They devoted themselves to the teaching of the apostles…(Acts 2:42a)
It’s no coincidence that immediately after Luke reports the conversion of over three thousand people he describes what these new disciples were taught (Acts 2:41-42). This is the sequence we find in the Great Commission: “Go, therefore, and make disciples of all nations, baptizing them in the name of the Father and of the Son and of the Holy Spirit, and teaching them to obey everything I have commanded you” (Matthew 28:19-20). Thus, sound doctrinal teaching lies at the heart of what it means to be a church that is growing in healthy ways.
But, let’s be honest, many of us equate teaching with tediously theoretical issues. The word “doctrine” itself may turn us off because we associate it with a disproportionately intellectual faith disconnected from the practical problems of life. Some, for example, might say, “Why can’t we just keep it simple. Love God and love your neighbor. Isn’t that what Jesus was all about? Let’s not make it more complicated than it needs to be.”
While the Lord Jesus provided us with a helpful means of prioritizing our biblical interpretations around loving God and loving neighbors, he was not giving us a free pass on wrestling with the whole counsel of God. Such reductionistic views of the faith are founded upon the ever-shifting sands of human opinion, not the Rock of our salvation. God has been gracious enough to preserve and to deliver a robust body of teaching contained in the 66 books of the Bible. Not only that, he has promised the ultimate Author—the Holy Spirit—will continue to help us understand what we need to know. To be sure, there’s a lot we don’t know and will never know in this life. Yet we can’t allow what we don’t know to keep us from studying and obeying what God has clearly stated in his Word.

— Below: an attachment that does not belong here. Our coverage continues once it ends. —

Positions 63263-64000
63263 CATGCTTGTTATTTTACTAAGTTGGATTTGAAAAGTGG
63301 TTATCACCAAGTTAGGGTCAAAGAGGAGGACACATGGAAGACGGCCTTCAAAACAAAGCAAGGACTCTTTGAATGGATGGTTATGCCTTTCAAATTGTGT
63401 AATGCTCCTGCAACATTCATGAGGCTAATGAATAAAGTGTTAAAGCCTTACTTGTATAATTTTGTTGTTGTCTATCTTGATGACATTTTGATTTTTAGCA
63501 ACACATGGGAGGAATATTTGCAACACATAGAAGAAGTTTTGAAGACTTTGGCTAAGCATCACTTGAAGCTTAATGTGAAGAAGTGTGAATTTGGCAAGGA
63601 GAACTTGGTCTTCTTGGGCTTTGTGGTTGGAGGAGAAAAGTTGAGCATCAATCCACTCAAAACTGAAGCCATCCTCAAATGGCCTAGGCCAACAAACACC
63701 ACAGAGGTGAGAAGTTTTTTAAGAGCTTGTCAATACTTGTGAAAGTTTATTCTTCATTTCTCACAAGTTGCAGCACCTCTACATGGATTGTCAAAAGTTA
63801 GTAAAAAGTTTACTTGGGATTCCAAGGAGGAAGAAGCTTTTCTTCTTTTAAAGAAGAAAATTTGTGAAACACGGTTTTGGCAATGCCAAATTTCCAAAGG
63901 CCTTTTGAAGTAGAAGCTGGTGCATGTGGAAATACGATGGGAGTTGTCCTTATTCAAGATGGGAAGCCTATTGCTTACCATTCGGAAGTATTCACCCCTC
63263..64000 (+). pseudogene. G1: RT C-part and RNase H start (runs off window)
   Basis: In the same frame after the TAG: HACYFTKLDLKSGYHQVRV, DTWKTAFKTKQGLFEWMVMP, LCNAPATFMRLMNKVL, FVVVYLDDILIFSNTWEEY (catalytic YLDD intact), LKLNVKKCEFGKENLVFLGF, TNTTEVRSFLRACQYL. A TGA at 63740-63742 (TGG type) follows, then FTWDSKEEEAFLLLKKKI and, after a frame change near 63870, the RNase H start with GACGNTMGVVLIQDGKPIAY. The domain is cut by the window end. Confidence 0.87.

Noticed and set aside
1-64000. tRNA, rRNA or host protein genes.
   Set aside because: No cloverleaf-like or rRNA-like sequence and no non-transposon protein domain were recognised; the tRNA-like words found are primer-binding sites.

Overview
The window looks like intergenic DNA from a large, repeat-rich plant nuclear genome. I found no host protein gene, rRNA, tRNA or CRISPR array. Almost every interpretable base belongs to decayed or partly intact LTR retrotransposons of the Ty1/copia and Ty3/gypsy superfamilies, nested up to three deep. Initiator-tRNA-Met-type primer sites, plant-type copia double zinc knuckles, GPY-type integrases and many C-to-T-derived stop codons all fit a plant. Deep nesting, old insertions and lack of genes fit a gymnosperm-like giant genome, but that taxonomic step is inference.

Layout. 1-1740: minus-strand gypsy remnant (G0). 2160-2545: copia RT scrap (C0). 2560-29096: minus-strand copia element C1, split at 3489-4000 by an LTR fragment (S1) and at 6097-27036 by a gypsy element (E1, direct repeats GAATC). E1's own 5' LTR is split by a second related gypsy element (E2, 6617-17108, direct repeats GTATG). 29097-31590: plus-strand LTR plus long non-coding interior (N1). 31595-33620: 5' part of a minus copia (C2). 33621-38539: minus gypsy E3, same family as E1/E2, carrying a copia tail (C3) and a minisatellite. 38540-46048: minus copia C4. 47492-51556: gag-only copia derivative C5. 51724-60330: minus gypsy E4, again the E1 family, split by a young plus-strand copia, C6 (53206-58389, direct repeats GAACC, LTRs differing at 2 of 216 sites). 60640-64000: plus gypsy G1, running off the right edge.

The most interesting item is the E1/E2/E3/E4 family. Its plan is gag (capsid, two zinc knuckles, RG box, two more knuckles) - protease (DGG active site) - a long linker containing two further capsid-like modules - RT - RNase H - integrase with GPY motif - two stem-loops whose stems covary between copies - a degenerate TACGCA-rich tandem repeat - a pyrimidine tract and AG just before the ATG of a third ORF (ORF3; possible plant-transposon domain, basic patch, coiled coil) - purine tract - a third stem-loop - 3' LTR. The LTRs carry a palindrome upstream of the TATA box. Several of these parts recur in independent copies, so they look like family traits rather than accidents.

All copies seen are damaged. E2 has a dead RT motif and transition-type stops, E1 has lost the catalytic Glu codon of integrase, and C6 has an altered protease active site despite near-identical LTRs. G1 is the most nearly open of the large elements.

When Jesus was starving in the desert, Satan tempted him to cave in to his human craving for food. In response, Jesus quoted Deuteronomy 8:3— “Man shall not live on bread alone, but on every word that comes from the mouth of God” (Matthew 4:1-4). As Jesus’ disciples today, we’re called to digest the same spiritual diet. It’s the same diet that has nourished disciples for two thousand years! To disregard it by only sampling meager portions on the weekends will inevitably result in scrawny, underdeveloped disciples.
Mature, muscular discipleship comes from regularly feasting on the abundance of God’s Word. “Solid food is for the mature, for those who through diligent practice have learned to distinguish good from evil” (Hebrews 5:14). Let’s pay more attention to what we’re consuming spiritually. It will make all the difference between feeling famished and feeling “strong in the Lord.”